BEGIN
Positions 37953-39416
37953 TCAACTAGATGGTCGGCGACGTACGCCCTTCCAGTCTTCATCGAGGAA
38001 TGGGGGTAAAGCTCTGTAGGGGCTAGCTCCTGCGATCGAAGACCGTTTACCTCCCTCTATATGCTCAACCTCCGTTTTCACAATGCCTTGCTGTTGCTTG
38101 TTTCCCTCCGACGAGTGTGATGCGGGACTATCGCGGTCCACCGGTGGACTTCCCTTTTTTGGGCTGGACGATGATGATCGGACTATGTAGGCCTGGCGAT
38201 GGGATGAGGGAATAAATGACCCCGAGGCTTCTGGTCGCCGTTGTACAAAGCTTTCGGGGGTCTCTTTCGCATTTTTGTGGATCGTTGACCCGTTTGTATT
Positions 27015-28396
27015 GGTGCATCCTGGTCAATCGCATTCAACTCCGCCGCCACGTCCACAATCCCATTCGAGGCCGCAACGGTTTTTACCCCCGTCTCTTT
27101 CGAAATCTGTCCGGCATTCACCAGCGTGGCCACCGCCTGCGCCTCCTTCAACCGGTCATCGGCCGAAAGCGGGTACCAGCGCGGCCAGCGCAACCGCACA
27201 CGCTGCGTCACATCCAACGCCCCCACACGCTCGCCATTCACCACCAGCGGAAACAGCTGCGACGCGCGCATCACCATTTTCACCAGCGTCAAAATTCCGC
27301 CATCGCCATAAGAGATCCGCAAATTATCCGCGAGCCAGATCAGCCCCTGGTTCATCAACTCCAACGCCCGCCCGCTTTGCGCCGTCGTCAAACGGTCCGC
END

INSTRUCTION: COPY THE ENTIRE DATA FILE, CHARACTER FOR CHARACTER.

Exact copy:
Positions 37953-39416
37953 TCAACTAGATGGTCGGCGACGTACGCCCTTCCAGTCTTCATCGAGGAA
38001 TGGGGGTAAAGCTCTGTAGGGGCTAGCTCCTGCGATCGAAGACCGTTTACCTCCCTCTATATGCTCAACCTCCGTTTTCACAATGCCTTGCTGTTGCTTG
38101 TTTCCCTCCGACGAGTGTGATGCGGGACTATCGCGGTCCACCGGTGGACTTCCCTTTTTTGGGCTGGACGATGATGATCGGACTATGTAGGCCTGGCGAT
38201 GGGATGAGGGAATAAATGACCCCGAGGCTTCTGGTCGCCGTTGTACAAAGCTTTCGGGGGTCTCTTTCGCATTTTTGTGGATCGTTGACCCGTTTGTATT
Positions 27015-28396
27015 GGTGCATCCTGGTCAATCGCATTCAACTCCGCCGCCACGTCCACAATCCCATTCGAGGCCGCAACGGTTTTTACCCCCGTCTCTTT
27101 CGAAATCTGTCCGGCATTCACCAGCGTGGCCACCGCCTGCGCCTCCTTCAACCGGTCATCGGCCGAAAGCGGGTACCAGCGCGGCCAGCGCAACCGCACA
27201 CGCTGCGTCACATCCAACGCCCCCACACGCTCGCCATTCACCACCAGCGGAAACAGCTGCGACGCGCGCATCACCATTTTCACCAGCGTCAAAATTCCGC
27301 CATCGCCATAAGAGATCCGCAAATTATCCGCGAGCCAGATCAGCCCCTGGTTCATCAACTCCAACGCCCGCCCGCTTTGCGCCGTCGTCAAACGGTCCGC